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SunOS 5.10 - man page for shmop (sunos section 2)

shmop(2)							   System Calls 							  shmop(2)

NAME
shmop, shmat, shmdt - shared memory operations
SYNOPSIS
#include <sys/types.h> #include <sys/shm.h> void *shmat(int shmid, const void *shmaddr, int shmflg); int shmdt(char *shmaddr); Standard conforming int shmdt(const void *shmaddr);
DESCRIPTION
The shmat() function attaches the shared memory segment associated with the shared memory identifier specified by shmid to the data segment of the calling process. The permission required for a shared memory control operation is given as {token}, where token is the type of permission needed. The types of permission are interpreted as follows: 00400 READ by user 00200 WRITE by user 00040 READ by group 00020 WRITE by group 00004 READ by others 00002 WRITE by others See the Shared Memory Operation Permissions section of intro(2) for more information. When (shmflg&SHM_SHARE_MMU) is true, virtual memory resources in addition to shared memory itself are shared among processes that use the same shared memory. When (shmflg&SHM_PAGEABLE) is true, virtual memory resources are shared and the dynamic shared memory (DISM) framework is created. The dynamic shared memory can be resized dynamically within the specified size in shmget(2). The DISM shared memory is pageable unless it is locked. The shared memory segment is attached to the data segment of the calling process at the address specified based on one of the following criteria: o If shmaddr is equal to (void *) 0, the segment is attached to the first available address as selected by the system. o If shmaddr is equal to (void *) 0 and ( shmflg&SHM_SHARE_MMU) or (shmflg&SHM_PAGEABLE) is true, then the segment is attached to the first available suitably aligned address. When (shmflg&SHM_SHARE_MMU) or (shmflg&SHM_PAGEABLE) is set, however, the permission given by shmget() determines whether the segment is attached for reading or reading and writing. o If shmaddr is not equal to (void *) 0 and (shmflg&SHM_RND) is true, the segment is attached to the address given by (shmaddr - (shmaddr modulus SHMLBA)). o If shmaddr is not equal to (void *) 0 and (shmflg&SHM_RND) is false, the segment is attached to the address given by shmaddr. o The segment is attached for reading if (shmflg&SHM_RDONLY) is true {READ}, otherwise it is attached for reading and writing {READ/WRITE}. The shmdt() function detaches from the calling process's data segment the shared memory segment located at the address specified by shmaddr. If the application is standard-conforming (see standards(5)), the shmaddr argument is of type const void *. Otherwise it is of type char *. Shared memory segments must be explicitly removed after the last reference to them has been removed.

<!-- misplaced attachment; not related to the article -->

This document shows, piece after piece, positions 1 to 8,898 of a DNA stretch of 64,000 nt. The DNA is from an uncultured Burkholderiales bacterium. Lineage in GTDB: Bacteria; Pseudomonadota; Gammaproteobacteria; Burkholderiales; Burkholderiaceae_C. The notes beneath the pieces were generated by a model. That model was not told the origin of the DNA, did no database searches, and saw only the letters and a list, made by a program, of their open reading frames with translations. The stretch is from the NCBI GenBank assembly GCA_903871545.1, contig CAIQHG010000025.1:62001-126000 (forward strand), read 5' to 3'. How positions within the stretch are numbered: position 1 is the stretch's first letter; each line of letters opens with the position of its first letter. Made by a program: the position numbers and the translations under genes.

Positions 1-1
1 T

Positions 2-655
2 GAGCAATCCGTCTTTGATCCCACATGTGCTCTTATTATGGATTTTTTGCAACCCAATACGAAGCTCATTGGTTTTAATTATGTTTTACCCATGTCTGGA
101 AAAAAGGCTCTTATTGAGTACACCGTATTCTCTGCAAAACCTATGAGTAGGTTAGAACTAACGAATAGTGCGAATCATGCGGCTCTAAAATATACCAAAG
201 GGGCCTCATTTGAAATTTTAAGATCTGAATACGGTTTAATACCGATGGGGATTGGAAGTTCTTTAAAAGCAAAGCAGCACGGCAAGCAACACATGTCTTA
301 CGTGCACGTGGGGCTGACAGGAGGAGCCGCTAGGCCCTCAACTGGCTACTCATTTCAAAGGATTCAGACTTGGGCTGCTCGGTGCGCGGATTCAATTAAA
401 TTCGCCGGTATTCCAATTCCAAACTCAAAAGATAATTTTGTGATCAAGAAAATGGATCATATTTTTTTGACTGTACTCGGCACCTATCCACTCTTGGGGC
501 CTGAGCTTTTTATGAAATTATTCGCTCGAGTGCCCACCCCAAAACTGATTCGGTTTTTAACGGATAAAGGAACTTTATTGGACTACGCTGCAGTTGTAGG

RETURN VALUES
Upon successful completion, shmat() returns the data segment start address of the attached shared memory segment; shmdt() returns 0. Other- wise, -1 is returned, the shared memory segment is not attached, and errno is set to indicate the error.
ERRORS
The shmat() function will fail if: EACCES Operation permission is denied to the calling process (see intro(2)). EINVAL The shmid argument is not a valid shared memory identifier. EINVAL The shmaddr argument is not equal to 0, and the value of (shmaddr - (shmaddr modulus SHMLBA)) is an illegal address. EINVAL The shmaddr argument is not equal to 0, is an illegal address, and (shmflg&SHM_RND) is false. EINVAL The shmaddr argument is not equal to 0, is not properly aligned, and (shmfg&SHM_SHARE_MMU) is true. EINVAL SHM_SHARE_MMU is not supported in certain architectures. EINVAL Both (shmflg&SHM_SHARE_MMU) and (shmflg&SHM_PAGEABLE) are true. EINVAL (shmflg&SHM_SHARE_MMU) is true and the shared memory segment specified by shmid() had previously been attached by a call to shmat() in which (shmflg&SHM_PAGEABLE) was true. (shmflg&SHM_PAGEABLE) is true and the shared memory segment specified by shmid() had previously been attached by a call to shmat() in which (shmflg&SHM_SHARE_MMU) was true. EMFILE The number of shared memory segments attached to the calling process would exceed the system-imposed limit. ENOMEM The available data space is not large enough to accommodate the shared memory segment. The shmdt() function will fail if: EINVAL The shmaddr argument is not the data segment start address of a shared memory segment.
ATTRIBUTES
See attributes(5) for descriptions of the following attributes: +-----------------------------+-----------------------------+ | ATTRIBUTE TYPE | ATTRIBUTE VALUE | +-----------------------------+-----------------------------+ |Interface Stability |Standard | +-----------------------------+-----------------------------+ |MT-Level |Async-Signal-Safe | +-----------------------------+-----------------------------+
SEE ALSO
intro(2), exec(2), exit(2), fork(2), shmctl(2), shmget(2), standards(5) SunOS 5.10 1 Sep 2003 shmop(2)